Norman Conquest of England of 1066 brought the Warrpole family name to the British Isles. They lived in Norfolk, at Walpole. Looking back even further, we found the name was originally derived from the Old English words welle, meaning well, and pol, meaning pool, and refers to a pool formed by a well.
Early Origins of the Warrpole family
Norfolk where they held a family seat at the time of the Conquest at Freethorpe and Mershland. John of Walpole was nephew of Waleran, the great Essex Baron who was Count of Meulan in Normandy. Joceline de Walpole was living in the reign of Stephen and Reginald de Walpole, in the time of Henry I seems to have been the lineal ancestor of the house. CITATION[CLOSE]
Shirley, Evelyn Philip, The Noble and Gentle Men of England; The Arms and Descents. Westminster: John Bower Nichols and Sons, 1866, Print.
Early History of the Warrpole family
Another 287 words (20 lines of text) covering the years 1100, 1722, 1735, 1558, 1595, 1929, 1970, 1560, 1637, 1621, 1668, 1660, 1668, 1650, 1700, 1689, 1700, 1676, 1745, 1678, 1757, 1683 and 1726 are included under the topic Early Warrpole History in all our PDF Extended History products and printed products wherever possible.
Warrpole Spelling Variations
spelling variations characterize Norman surnames. Many variations occurred because Old and Middle English lacked any definite spelling rules. The introduction of Norman French to England also had a pronounced effect, as did the court languages of Latin and French. Therefore, one person was often referred to by several different spellings in a single lifetime. The various spellings include Walpole, Walpolle, Wallpole and others.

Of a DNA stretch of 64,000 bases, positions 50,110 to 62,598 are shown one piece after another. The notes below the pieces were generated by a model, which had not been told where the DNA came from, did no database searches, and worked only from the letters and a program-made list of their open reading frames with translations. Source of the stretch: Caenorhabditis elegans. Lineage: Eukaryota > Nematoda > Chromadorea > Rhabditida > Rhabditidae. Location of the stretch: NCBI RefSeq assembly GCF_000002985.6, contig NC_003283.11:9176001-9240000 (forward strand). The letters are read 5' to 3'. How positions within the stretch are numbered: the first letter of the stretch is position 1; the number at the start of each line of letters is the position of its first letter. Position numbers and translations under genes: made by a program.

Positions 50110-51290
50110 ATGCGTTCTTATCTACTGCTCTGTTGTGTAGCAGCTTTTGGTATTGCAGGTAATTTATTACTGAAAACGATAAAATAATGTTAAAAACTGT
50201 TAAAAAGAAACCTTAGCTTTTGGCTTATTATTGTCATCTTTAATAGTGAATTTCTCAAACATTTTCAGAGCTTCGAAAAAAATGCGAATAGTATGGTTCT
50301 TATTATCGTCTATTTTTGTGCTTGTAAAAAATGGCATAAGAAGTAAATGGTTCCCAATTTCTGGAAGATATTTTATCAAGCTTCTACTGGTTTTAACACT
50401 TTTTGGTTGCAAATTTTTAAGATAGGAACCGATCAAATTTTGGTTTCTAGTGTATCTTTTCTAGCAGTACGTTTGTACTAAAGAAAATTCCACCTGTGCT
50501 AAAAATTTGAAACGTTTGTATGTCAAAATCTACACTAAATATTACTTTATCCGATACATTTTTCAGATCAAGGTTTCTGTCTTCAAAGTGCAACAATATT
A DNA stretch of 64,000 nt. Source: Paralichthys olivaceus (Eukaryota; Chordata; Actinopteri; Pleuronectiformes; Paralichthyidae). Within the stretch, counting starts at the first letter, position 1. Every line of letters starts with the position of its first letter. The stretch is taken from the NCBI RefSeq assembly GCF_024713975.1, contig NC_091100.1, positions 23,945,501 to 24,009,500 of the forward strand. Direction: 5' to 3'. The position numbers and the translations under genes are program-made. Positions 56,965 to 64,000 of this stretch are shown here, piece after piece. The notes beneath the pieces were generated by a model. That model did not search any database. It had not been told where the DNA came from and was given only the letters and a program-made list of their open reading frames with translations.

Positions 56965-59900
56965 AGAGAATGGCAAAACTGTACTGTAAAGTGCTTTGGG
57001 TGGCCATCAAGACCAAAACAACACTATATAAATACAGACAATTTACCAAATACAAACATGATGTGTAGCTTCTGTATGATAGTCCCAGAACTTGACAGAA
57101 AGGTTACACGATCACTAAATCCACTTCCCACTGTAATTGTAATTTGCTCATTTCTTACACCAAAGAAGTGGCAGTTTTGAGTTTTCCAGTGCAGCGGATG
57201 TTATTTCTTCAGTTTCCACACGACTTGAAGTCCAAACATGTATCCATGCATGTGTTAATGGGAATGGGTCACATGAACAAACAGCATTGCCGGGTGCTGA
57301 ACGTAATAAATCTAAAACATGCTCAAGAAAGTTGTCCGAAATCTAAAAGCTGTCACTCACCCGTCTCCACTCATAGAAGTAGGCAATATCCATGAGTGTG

Early Notables of the Warrpole family (pre 1700)
Another 86 words (6 lines of text) are included under the topic Early Warrpole Notables in all our PDF Extended History products and printed products wherever possible.
Migration of the Warrpole family to Ireland
Some of the Warrpole family moved to Ireland, but this topic is not covered in this excerpt. More information about their life in Ireland is included in all our PDF Extended History products and printed products wherever possible.
Migration of the Warrpole family to the New World and Oceana
Many English families left England, to avoid the chaos of their homeland and migrated to the many British colonies abroad. Although the conditions on the ships were extremely cramped, and some travelers arrived diseased, starving, and destitute, once in the colonies, many of the families prospered and made valuable contributions to the cultures of what would become the United States and Canada. Research into the origins of individual families in North America has revealed records of the immigration of a number of people bearing the name Warrpole or a variant listed above: Thomas Walpole arrived in Philadelphia in 1802.
The Warrpole Motto
The motto was originally a war cry or slogan. Mottoes first began to be shown with arms in the 14th and 15th centuries, but were not in general use until the 17th century. Thus the oldest coats of arms generally do not include a motto. Mottoes seldom form part of the grant of arms: Under most heraldic authorities, a motto is an optional component of the coat of arms, and can be added to or changed at will; many families have chosen not to display a motto.
Motto: Fari quae sentiat
Motto Translation: To speak what he feels.
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